By Joe Earle

The Atlanta zoning review board narrowly voted to recommend approval of high-density apartments on Colonial Homes Drive despite strong neighborhood opposition.

The board voted 5-4 June 10 to recommend approval of Pope and Land Enterprises’ plans to build 177 to 202 more units at 240 Colonial Homes Drive N.W. On June 1, NPU-C, a neighborhood planning organization, voted 84-2 to recommend Pope and Land’s proposal be denied.

“We are not deterred at all now,” resident Pam Masters, who lives in the nearby Arborgate community, said after the board’s vote.

Masters said residents would begin lobbying Atlanta City Councilwoman Yolanda Adrean to “explain the negative effect this will have on our community.”

The rezoning request is scheduled to be considered July 14 by Atlanta City Council’s zoning committee and then July 19 by the full council.

Pope and Lane originally requested a change in the zoning on two areas within Colonial Homes. The apartment complex, which was built in 1947, is divided into five parcels. Three of the parcels lie in the flood plain, so no apartments can be added there. After residents attacked the first plan, Pope and Lane scaled back its request to rezoning of a single tract.

Neighbors said they objected to the new proposal, for a five-story apartment building, because the development would increase traffic and flooding problems in the area.

“Flooding is an issue in our neighborhood,” Roger Moister, representing NPU-C, told members of the zoning review board. “I’ve lived there 32 years. It wasn’t when I moved in, but it is now.”

NPU-C residents argued that under terms of Atlanta’s BeltLine plan, the developers should be required to eliminate apartments on several of the tracts that flood in order to be allowed to build more units on areas that do not flood.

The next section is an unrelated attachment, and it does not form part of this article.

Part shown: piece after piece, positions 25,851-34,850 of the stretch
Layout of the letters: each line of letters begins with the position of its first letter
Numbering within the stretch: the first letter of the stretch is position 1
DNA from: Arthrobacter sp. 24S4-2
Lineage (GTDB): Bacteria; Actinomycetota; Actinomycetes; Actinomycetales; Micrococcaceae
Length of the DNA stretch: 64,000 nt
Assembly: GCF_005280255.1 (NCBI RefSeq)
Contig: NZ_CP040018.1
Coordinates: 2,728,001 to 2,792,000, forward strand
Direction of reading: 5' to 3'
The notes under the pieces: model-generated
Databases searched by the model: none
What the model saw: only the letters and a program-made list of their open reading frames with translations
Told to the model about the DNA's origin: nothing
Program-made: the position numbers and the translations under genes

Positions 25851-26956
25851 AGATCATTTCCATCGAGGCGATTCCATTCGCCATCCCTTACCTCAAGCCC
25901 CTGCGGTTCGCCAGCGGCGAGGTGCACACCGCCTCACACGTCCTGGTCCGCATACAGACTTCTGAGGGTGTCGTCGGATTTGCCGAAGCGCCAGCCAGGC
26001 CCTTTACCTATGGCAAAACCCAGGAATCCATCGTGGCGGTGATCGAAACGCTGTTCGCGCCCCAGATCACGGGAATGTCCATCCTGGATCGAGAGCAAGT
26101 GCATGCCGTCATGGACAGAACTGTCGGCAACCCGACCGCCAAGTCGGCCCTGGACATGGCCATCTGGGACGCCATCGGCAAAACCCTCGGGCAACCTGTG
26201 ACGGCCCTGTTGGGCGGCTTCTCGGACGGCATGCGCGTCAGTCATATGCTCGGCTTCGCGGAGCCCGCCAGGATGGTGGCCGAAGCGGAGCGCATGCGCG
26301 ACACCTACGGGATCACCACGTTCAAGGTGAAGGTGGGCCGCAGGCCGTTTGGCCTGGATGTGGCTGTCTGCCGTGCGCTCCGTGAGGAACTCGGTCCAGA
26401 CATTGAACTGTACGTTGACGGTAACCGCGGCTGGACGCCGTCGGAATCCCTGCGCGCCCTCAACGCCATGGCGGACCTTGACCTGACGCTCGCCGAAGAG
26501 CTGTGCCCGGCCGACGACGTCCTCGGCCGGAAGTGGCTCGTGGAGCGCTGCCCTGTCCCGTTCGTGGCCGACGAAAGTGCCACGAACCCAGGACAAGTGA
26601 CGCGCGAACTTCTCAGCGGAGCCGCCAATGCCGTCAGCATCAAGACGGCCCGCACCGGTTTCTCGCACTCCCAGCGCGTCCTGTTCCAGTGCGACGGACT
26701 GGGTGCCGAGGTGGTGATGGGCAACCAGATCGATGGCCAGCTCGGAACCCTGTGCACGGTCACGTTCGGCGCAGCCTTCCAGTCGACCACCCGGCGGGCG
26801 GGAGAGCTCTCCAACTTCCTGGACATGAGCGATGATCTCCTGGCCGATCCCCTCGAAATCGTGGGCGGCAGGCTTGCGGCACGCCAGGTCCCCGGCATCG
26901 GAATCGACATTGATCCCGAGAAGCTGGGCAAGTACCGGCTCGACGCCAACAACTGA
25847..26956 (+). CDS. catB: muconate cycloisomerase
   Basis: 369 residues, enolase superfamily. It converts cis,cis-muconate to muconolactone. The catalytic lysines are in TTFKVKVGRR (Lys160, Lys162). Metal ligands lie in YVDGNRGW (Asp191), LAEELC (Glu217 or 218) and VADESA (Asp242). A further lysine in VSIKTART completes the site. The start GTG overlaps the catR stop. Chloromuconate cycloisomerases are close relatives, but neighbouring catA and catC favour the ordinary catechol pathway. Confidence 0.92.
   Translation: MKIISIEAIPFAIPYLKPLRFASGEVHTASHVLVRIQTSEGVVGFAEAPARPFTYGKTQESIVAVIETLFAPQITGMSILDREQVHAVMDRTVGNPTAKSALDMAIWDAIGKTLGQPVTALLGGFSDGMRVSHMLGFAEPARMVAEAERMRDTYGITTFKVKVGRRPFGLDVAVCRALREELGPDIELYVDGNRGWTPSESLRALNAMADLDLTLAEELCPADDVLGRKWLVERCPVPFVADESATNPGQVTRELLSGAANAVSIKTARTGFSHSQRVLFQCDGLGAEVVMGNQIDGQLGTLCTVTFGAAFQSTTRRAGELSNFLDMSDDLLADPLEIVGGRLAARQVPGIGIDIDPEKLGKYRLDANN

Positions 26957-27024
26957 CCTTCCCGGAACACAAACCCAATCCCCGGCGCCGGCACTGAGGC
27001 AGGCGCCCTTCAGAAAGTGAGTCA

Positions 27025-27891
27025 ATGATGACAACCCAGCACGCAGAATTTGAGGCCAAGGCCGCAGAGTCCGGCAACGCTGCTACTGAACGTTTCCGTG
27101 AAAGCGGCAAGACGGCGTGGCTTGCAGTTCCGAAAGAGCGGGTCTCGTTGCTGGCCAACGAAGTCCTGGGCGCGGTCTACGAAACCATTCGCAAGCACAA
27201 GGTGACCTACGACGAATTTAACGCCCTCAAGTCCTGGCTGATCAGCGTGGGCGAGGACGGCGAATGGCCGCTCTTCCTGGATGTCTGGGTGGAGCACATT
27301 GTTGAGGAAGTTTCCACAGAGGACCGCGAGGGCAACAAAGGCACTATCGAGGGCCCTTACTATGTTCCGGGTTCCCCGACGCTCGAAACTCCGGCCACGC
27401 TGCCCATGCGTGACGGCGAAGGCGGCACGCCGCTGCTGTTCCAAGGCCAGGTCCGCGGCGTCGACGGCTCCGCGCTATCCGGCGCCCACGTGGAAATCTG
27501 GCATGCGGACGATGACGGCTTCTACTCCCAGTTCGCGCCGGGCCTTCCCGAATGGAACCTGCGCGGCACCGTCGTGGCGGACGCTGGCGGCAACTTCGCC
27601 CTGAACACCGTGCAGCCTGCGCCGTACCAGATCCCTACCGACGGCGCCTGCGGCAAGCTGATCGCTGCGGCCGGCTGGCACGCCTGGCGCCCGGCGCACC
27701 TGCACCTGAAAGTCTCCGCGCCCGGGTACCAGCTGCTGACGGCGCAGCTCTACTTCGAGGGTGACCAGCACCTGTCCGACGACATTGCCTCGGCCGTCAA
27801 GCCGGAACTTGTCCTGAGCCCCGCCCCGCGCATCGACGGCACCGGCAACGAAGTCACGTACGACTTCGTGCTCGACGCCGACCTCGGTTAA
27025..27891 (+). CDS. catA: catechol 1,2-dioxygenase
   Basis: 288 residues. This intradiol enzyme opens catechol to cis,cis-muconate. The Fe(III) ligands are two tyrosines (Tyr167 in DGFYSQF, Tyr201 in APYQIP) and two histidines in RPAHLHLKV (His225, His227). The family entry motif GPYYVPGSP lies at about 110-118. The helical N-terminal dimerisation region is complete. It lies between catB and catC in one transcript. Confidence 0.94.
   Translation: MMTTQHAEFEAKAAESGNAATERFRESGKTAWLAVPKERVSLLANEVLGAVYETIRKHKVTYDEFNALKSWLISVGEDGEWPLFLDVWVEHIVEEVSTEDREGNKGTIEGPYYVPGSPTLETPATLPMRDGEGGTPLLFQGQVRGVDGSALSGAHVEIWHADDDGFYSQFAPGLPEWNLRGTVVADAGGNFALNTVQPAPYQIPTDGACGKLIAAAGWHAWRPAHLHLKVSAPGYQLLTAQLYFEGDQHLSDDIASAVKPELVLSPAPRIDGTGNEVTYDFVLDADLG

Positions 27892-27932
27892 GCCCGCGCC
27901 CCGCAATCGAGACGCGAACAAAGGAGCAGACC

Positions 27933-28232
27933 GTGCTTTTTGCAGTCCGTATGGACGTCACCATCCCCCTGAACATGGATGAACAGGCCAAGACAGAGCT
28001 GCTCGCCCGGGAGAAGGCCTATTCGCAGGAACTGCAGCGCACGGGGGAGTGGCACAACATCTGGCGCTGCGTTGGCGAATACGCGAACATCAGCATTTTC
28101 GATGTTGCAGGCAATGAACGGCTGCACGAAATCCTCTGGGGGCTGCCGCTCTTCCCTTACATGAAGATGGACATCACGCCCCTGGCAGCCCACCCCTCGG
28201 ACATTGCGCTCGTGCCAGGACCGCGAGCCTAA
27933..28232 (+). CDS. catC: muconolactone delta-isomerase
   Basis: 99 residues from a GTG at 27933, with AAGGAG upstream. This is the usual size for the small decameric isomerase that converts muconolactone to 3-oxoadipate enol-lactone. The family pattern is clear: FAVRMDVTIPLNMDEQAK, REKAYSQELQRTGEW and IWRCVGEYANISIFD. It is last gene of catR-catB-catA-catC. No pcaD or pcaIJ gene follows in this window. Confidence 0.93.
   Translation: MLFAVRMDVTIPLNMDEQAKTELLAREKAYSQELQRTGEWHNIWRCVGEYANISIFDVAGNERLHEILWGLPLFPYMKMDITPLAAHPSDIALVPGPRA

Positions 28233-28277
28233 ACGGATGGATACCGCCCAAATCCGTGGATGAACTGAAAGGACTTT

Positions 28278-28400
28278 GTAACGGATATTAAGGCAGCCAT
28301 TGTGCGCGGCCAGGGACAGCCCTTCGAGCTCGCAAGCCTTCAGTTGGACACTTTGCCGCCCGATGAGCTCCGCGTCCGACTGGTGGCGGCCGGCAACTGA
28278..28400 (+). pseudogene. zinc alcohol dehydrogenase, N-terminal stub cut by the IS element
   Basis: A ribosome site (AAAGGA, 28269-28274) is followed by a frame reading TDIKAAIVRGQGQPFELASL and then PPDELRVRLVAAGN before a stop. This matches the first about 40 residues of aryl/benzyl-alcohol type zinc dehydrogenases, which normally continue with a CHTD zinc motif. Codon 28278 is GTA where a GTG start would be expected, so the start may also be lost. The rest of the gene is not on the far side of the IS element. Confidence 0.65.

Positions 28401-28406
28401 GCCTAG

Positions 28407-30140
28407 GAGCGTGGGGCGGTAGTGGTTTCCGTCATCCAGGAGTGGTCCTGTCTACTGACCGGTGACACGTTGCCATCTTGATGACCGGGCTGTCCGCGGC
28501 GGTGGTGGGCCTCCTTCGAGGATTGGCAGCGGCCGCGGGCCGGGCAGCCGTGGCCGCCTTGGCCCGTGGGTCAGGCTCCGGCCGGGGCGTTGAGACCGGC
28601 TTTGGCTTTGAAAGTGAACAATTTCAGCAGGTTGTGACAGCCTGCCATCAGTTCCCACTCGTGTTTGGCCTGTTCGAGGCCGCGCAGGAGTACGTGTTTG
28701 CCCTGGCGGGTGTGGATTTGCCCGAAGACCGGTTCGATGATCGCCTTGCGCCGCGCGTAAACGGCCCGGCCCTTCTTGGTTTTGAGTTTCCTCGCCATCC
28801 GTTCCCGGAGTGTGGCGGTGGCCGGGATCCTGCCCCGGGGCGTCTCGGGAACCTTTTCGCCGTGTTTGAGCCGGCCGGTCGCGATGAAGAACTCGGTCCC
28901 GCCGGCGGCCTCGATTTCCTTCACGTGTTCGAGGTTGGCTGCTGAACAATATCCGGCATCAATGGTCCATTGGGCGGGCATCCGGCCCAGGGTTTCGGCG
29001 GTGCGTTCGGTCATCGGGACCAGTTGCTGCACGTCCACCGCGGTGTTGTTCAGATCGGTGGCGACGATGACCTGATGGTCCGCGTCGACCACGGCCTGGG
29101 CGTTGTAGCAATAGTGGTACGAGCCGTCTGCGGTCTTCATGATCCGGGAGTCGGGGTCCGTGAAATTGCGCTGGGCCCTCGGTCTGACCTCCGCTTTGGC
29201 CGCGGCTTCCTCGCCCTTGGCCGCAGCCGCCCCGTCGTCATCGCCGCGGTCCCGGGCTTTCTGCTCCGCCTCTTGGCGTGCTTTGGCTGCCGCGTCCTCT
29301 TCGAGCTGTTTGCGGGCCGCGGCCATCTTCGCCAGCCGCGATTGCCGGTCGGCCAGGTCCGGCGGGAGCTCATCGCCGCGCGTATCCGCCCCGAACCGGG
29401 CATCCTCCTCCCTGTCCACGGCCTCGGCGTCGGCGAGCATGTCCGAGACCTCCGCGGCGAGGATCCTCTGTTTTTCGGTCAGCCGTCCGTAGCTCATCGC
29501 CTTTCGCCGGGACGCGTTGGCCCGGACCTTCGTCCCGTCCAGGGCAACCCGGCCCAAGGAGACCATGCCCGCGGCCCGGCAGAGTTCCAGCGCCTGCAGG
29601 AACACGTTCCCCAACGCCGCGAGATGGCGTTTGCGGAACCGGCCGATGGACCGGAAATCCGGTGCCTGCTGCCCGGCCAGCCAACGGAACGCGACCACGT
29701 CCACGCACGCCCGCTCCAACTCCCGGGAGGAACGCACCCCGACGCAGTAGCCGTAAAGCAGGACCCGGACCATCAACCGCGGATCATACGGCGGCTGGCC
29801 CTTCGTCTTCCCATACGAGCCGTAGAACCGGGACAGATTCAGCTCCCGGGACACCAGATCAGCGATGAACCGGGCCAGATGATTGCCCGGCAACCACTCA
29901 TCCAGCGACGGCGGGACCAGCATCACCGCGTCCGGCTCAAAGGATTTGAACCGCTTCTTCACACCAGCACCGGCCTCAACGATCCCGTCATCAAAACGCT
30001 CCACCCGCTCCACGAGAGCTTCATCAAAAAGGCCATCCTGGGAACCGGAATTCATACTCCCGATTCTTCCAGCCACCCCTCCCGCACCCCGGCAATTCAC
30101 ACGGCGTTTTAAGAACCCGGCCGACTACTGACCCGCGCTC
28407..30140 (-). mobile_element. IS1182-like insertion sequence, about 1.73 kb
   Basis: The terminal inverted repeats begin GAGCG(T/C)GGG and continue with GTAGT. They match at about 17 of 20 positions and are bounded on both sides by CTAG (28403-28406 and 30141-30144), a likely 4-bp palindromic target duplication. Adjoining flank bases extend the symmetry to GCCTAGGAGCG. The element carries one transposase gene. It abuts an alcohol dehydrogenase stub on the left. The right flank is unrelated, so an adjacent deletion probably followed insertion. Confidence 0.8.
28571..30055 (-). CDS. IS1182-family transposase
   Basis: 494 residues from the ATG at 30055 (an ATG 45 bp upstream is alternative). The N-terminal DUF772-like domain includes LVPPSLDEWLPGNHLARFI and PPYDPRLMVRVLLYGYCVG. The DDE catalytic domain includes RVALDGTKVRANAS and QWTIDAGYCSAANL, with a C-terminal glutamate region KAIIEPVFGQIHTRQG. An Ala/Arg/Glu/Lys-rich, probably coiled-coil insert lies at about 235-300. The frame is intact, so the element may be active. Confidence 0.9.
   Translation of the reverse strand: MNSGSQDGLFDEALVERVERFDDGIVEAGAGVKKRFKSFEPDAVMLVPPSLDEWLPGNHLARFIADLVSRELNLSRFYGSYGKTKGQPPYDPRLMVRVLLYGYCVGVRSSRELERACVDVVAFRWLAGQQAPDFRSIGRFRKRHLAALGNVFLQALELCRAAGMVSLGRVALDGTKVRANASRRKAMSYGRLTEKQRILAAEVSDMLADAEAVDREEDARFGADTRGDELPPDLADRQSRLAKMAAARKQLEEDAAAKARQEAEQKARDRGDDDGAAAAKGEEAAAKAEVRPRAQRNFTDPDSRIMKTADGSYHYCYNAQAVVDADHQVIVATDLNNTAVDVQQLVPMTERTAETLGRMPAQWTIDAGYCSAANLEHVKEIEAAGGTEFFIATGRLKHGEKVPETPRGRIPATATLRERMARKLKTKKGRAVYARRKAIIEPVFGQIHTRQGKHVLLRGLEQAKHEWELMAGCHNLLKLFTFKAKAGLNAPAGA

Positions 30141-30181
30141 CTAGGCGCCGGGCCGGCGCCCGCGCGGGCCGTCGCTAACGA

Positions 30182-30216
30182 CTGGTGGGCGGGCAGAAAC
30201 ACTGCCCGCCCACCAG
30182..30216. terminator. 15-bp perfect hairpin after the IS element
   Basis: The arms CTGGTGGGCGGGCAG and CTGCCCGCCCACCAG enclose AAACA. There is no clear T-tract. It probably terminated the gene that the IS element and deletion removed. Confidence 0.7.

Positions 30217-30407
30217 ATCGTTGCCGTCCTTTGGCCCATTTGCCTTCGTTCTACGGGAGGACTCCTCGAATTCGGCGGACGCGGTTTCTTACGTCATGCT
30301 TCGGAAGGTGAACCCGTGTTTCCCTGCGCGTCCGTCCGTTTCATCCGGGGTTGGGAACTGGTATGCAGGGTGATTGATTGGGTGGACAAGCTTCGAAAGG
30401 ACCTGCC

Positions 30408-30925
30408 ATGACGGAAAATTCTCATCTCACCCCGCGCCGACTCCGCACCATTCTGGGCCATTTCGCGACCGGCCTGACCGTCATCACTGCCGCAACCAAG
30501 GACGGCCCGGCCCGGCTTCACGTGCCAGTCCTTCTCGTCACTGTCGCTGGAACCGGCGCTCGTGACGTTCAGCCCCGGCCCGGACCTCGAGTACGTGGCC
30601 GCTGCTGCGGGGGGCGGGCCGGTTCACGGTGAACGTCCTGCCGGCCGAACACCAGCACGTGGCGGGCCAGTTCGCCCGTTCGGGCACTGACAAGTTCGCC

The BeltLine Subarea 7 Master Plan, they argue, says that any development in the area of Colonial Homes outside the flood plain should be balanced by creation of additional green space.

“The master plan is very clear that the goal is not to add more units at Colonial Homes, but to allow increased density along newly created green space,” Eric Ranney, land use committee chairman for NPU-C, said in a prepared statement released at the June 1 meeting. “In this way, the flooding and traffic burdens created by the additional upland units are ameliorated by the concomitant reductions in traffic and increases in flood capacity resulting from the newly created green space in the flood plain.”

The statement said the developer was “unwilling to remove even a single unit” in the flood plain.

The developer, the statement said, “wants the benefits proposed by the master plan, but does not want is burdens. This is not permissible, nor is it acceptable.”

Moister told the zoning review board the neighborhood believes the city requires any increase in development in one area of Colonial Homes must be tied to the creation of green space in another.

“If you want to go up on one side, you’ve got to go down on the other side,” he said. “If you want to make it high density, it’s a swap. It’s an overall exchange.”

Carl Westmoreland, lawyer for Pope and Land, said the developer disagrees.

“This is pretty simple, I think,” Westmoreland told the zoning review board. “Our position is we’re consistent with all city policies and city plans.”

The developers already have spent $3.5 million improving the existing Colonial Homes apartments, he said. “To spend money and then say, ‘You’ve got to the take them down if you want to build elsewhere’ – I don’t think that makes much sense,” he told the zoning review board.

The proposed development in the area outside the flood plain could help reduce flooding in the overall area, he said, because the developers would be required to build a retention pond that would slow the flow of water during periods of heavy rain. “Will it solve the problem? No. But it obviously will be better,” he said.